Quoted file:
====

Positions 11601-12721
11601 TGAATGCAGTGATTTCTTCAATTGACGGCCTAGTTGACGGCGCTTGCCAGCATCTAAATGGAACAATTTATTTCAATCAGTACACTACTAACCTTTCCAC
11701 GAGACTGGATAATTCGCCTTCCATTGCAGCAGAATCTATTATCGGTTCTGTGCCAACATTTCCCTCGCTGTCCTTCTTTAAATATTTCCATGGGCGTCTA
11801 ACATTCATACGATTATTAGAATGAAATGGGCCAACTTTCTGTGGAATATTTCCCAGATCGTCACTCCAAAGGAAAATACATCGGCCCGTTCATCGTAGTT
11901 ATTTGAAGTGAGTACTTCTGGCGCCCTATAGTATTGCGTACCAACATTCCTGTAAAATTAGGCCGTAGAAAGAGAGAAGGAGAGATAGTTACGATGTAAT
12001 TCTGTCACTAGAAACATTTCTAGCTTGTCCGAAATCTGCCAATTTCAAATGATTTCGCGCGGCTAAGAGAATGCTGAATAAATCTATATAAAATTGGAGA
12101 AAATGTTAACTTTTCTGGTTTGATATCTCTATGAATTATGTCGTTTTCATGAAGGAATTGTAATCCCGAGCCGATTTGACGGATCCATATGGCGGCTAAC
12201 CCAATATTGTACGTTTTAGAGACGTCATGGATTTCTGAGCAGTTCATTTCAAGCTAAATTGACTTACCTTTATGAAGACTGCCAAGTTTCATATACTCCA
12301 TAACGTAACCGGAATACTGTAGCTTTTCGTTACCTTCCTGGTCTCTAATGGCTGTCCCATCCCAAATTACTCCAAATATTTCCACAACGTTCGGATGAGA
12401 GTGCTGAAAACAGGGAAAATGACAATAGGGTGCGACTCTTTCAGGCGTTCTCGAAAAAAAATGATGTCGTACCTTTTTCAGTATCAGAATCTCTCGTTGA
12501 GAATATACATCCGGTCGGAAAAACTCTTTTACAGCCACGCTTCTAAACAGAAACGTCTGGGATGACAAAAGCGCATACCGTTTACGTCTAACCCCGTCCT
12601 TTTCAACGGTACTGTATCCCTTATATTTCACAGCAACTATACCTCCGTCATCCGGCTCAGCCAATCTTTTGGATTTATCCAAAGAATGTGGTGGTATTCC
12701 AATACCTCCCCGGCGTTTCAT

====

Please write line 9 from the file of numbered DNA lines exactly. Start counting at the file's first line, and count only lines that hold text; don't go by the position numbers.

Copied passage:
12301 TAACGTAACCGGAATACTGTAGCTTTTCGTTACCTTCCTGGTCTCTAATGGCTGTCCCATCCCAAATTACTCCAAATATTTCCACAACGTTCGGATGAGA